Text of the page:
Press enter after choosing selection

Politicians Not Reformers

Politicians Not Reformers image
Parent Issue
Public Domain
OCR Text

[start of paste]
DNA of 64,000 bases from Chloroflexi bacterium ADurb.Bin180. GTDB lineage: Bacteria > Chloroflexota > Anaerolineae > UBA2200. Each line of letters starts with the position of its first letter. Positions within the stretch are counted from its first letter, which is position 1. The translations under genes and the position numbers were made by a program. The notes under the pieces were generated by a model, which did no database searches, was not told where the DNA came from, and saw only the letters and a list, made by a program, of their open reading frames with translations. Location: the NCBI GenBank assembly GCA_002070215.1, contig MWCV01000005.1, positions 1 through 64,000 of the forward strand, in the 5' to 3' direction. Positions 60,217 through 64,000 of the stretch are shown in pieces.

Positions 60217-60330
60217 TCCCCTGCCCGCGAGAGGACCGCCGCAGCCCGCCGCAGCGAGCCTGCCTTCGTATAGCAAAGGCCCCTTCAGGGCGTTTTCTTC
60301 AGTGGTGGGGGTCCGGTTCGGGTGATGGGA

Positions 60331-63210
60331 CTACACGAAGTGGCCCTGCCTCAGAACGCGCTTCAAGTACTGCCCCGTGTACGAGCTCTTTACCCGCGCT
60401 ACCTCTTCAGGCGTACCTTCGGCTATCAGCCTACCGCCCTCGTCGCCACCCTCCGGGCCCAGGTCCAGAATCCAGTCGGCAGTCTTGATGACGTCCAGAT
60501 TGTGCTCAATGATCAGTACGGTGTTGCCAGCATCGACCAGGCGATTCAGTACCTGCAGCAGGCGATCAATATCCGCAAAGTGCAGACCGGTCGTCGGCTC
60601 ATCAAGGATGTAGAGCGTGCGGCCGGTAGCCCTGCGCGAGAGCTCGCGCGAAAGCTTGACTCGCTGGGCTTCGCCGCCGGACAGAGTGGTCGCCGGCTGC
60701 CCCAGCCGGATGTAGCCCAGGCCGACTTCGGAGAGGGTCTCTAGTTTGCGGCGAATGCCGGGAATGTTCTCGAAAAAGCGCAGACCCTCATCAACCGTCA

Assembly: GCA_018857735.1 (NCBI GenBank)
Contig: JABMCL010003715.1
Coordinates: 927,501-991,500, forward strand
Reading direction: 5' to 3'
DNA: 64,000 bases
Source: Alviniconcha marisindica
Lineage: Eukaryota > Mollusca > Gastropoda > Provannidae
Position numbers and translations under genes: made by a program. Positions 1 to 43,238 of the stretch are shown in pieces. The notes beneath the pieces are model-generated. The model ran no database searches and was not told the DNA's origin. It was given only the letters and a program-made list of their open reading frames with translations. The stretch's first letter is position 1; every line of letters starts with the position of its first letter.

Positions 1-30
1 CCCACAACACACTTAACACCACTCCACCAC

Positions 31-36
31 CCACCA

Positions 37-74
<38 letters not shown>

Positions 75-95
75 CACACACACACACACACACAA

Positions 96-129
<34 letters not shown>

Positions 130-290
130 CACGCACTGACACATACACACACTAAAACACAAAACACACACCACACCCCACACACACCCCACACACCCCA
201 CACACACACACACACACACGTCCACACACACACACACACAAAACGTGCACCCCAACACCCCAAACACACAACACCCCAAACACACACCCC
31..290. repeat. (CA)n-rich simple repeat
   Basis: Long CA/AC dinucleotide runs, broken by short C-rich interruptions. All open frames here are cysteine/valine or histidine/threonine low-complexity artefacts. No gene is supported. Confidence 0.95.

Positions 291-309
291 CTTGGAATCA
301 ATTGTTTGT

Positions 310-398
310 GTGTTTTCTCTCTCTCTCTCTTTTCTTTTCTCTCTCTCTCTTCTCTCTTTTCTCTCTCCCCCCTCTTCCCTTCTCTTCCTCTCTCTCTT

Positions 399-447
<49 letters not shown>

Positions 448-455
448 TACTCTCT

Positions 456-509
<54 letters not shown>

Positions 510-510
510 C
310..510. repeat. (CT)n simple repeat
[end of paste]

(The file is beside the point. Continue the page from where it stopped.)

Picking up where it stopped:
1 lile Wlllg p;ijiuia tw v.ui ni i"ii v,i jr VV 0(X ist the Legislaturo for not reducing func pay from ihree to two dollars a day. wit10 referred soms weeks since to an }er, , in ihe Detroit Advertisor, n which even rgumeut was made to show that two sume rs a da y was ibiirteen dollnrs a week : ward four dollars a week would board them j0 c pay incidental expenses, and that the veter surplus of Ten Dollars a week was jojni igh compensation for their time, and char eaier sum than most of them would enst on their farms, hy their personal wn during the short days of winter. To ty. we fully agree. S( 3 we said, all ihe VV'hig pipera blame f a Legtslatora for payfcg ndj0, so extravnganily; bul wiih oñly a frOrr le and honorable exception, they are till 1 ectly silent on paying Members of mor gress Fïfly six dollars i week at will shington, and more than Five 0 D dollars a werk lor travelling to be i) city. Why this careful and profound proj ice, wlien eveiv whig editor knows two our Five Members of Covgrcss Pre: e more pay (han the whole Seventy Jarj ■nlcrs oj he Legislature? If they yea Jemn one abuse, why not the other istei ? lf the smaller matter be worthy of vy ' i constnnt, persevering reproof, should ordt the larger abuse receive notice? An ?he cxplanation of this seeming fas ency is easily made. The smaller and SySi re recenlly ejstabliáhed whig presses yen a f raid to takean independent stand of pe, ir own, lest thereby they might injure the ir'pecuniary prospects, or the interests slJp the Whig party, on which their slai iiy depends. Ilence, with scarcely an fro ;eption in all important positions, they ] guided by the leading Whig papers, dy ese, like the Detroit Adverliser for pee nee, are governed by the leading a s ians, and will not come out for any }0 ins that stand much in the way of the tnL crests oí that classofmen. Thus the nrc vertiser is disposed to make capital out thr n reduction of the pay of State w] ors, who aro chicfly working men,while te; exorbitant compensation of Members We Congrous is not nt all referred to. - nel ia paper is so far under the nfluence pei the leading Whig polilicians of Detroit lai it it daré not come out heartily nnd rnestly for n redtafcion of pay of sfl, rs to Congress from eight to four dollars ril jay, and from Nine Hundred to Ninety sa Hars for travelling fees. To do so ar Mild be at once to aliénate the favor of no ominent Whig gentlemen, like 1C rs Porter and Woodbtidge. and Hon c . Howard, as well as of tvll other whigs jj ho may have any hope, howevcr remote, c ever representing the State in QI ress. A diminution of the pay of w ïrs might be a curtailment of j lents that would hereafter accrue to Sl lem. All thisclasfe, it will beseen, have t n interest, in this respect, not only sepaale from thal of the producéis who earn jE ie money they receive, but directly t] oski) to it. It is the interest of the tj orer to pay lus Representativo no jt r price than will secure the best talents , ind integrity, while it is the interest of t he office holder to get all he can. j Tliïo urinoinlr linMs rrnnd in reference foffice holders and office expectants, , 'ilhout regard to party, lt s quite g easonable to expect reforms to origínate f ■■ith this classof men. YVhereis the a crat who would not be astonished, should j, e read in bis papérs tfiát Senator Cas or c Ir. McClelland had made a powerful 0 peech in Congress in favor of reducing f Iío pay of members one holf? No ono ] xpects any such thing of them. And f vhy 1 Because, as they live upon the 1 arningsof the producing classes, they mve an interest in this respect directly [ pposite to thal of the great masa they 1 cpresent. ' Menee it may fairly be presumed, ttiat I .mlcss checked by strong demonstrations jf public opinión, tho members of i gress will go on nppropriating more and more of the public money to iheir own i use, as fasl as they dnre. And they will grow more and more shameless in it the longer they practice tlieir peculations. - Every abuse, by continual practice comes to be regarded as a legiiimate usnge. - Thus the practice of voting Books to the members has now become systematized, and they aro voted and drawn as regularly as their pay. In this way the compensation of all the members has been increased one tbird by the process; but then this addilional expense comes out of their hiboring constituents. Six hundred dollars worih of Books to each member from Michigan would, indeed, cost at least three Thousand hard days work of the people of the State: but what care the members for that? New devices íor drawing money Trom the Treasury for the use of the members are discovered, and when once the precedent has been set, it is never forgotten. Thus, by a decisión of Vice President Dallas last spring, at the extra session of the Senate, all the Senators were allowed from One Hundred to two Thousand dollars each for travelling homo betweenunn ana mm uajfa ui mmu, uuu mtv. o thirds of them nevcr stirred from VVorc rooms. A similar decisión was made benig 41, and by 1849 it is probable tbat slighi lowance will bc made, as a maller Bu irse, without any question of its form r. Under the last decisión, Senator but t ibridge was aalhorised to take Nine siona Ired dollars from ihe public treasury, pie c art rendering, or pretending to deter mv actual services to the public as foro a formal renumeration. - We own that the Senator took the amount patie ed to him, in common whh others. as et me expects a Senator - especially a wrui ■an office holder - to even think of est f ; otherwise. Nor do we lay it to the are ge of his party: for we have not the for. partiële of doubt but Senator Cass the do likewise the very first the It is expeled of all the Senators. thot olso the precedent has been set that mer member of Congress be sick at the hav urnment of that body, he may draw hnn the Treasury Eighl dollars a day whc legelsable to Travel. Aftera few reft e examples of this kind, the precedent to n become an eslablished rule. n t ther abuses of a similar nature might i'iined. The amount asked to be apriated for Penbions for 1847 exceeds r and a half millions of dollars. The nin sident of the United Stateá urges a Te e increasc of the Navy, while in the Un r 1845, nccording to the Naval Te r, 28 out of the 08 Captains in the Te bad nolhing to do, but were "icailing the :rs" at a salary of 697,500. The lar ny and Navy oflicers are trying to saj en on ibis Repubüc the monarchical tem uf half páy, so thai after a few dia rs of service, the greater part of which, an haps, may consist in "waiting orders" mc y can all retire as gentlemen for lifo, .. ported at the public expense. This ve te of things, we unticipate, will go on, thi tn bad to worse. mt :3ut tho reader asks, is therc no Nfor these abuses? Why do not the nc] ple rise in their might, and hurl such jy et of men from power? To this it may m replied, first, that they will not hurl Ui se men froin oflïce, because the people ! governed by these office holders jn ough the party Press, and the Press re( 1 conceal and smooth over their th 5; nnd second, if these oflke holders en re dispossessed, olherá of íi similar er would fill their places, so that the ple, unlessthey exercised great q ice would gain but littleby thechange. But the reader asks, do you pretend to f that there are no men of real gf) y nnd patriotism in the nation? SYe y no such thing. We know that ihcre c( e multitudes of such men; but they are t( the ones who g$t office! Most of them, a, wever intelligent, are comparatively C( or, honest, obscure individuals, -j: ng to their own business, paying their Q bts, and asking no favors of any man. fj1 id when they have occasion to speak or tj rite for the public, they reprove public ces and follies, ho.vever popular. Will a tct men attain to the control of this ( onï - til But assume that good men could bo eicted, how long would it be certain that g C ley would remain true to the nterests of .{ ie working classes? Just so long and b ist so far as their personal i nterests were ulentifted with these classes; and no farer. After a man gels up se.veral de■MA&a ír 11 Itli rtrtfiiilnritv. nnn ii HIP. IPCüO 111 " Willij ivivii} -.. - - -] - - rgets his old associates, and makes new j)l itimacies among the weahhy and the b reat; and after a while, as we have Cl re stated, his interests as a consumer ná office-hoider becomodirectly opposed c] those of the working classes as p, srs. Henee, without any markedchange a f moral character, he wijl generally be Jj und on Ihe side of high Salaries, largo :, 'ees and Emoluments of every kind, and S( ir Monopolies and special Priviliges. - j: lad the "Mili Boy of the Slashos," t iT.)'s remained so poor as to be obliged to ;o to mili on horseback, he'would have itterly opposed the proposition advocated iy himself many years afterwards, when ie had become Speaker of the House, for ( ;reatly enlarging tlie pa of Members of Jongress. His circumstances and his f erests had changed. He was then, as i speaker, receiving twice as much pay as í he members, vet he declard he had not jeen able to meet his expenses. The ' -nembers of the aristocratie circles in ' litical lile, when once placed nbove all ! fear of wnnt, have little sympathy for the ■ [oiling millions through whose plodding , industry they live. This is the general rulo, but hero and there are individual exceplions ol a highly honorable characler, likc that of Dr. Franklin and some others. But Ihe ru'e holds good, not on!y with politicians, but with all the professions of life. Just as far as a man gets beyond all connection with the mass of the people, just so far does he cease to be on e of them and to labor for their best interests. Take the Clergy for nstance. Among the of Doctors of Divinity, how many can you ñud who are forward and active in unpopular reforms? They move in a different circle of beings. - Tlvey can condemn dancing, but not Manstealing: can pass resolutions against selling church petos, but have not a word to say against selling church members; can discuss with vast earnestness for the week together the validity of Popish baptísm, ; of Life from the souls of millionsot Th hted Americans ho receive not the Youn est rebuke! hits c t cannot any valuable political wouli ibe effecten? UndouUedly ihey can: in th iey wil] not be originaled by yy 1 politicians. The mass of the ery ' un have any reform they piense by puloi mining to huve it, and by supporting V"rl: [fice those individuáis only of their . numbcr who will effect it. But much fin(j nee and perseverance are requisite, allo ich improvement of the laws must be dmy )g out of the Legislators by the J ressure. The renl friends of reform lhcr ïot careful enough whom they vote wro When they are preparing to go to thes wils, they let the "Old Hunkers"- stor oer real Demagogues, of both parties, gh their party caucuses, nominatc ofc directly opposed to the reforms they dep 3 in view, and they walk up lo the fav Dt-box and elect individunis to office ket are the sworn enomies ot these very suc riïis they have been laboring for years ja] ccomplish! They will not effect much exc rv liis wav. , ' ihe 'pnT7 nu.RT nv tryas tn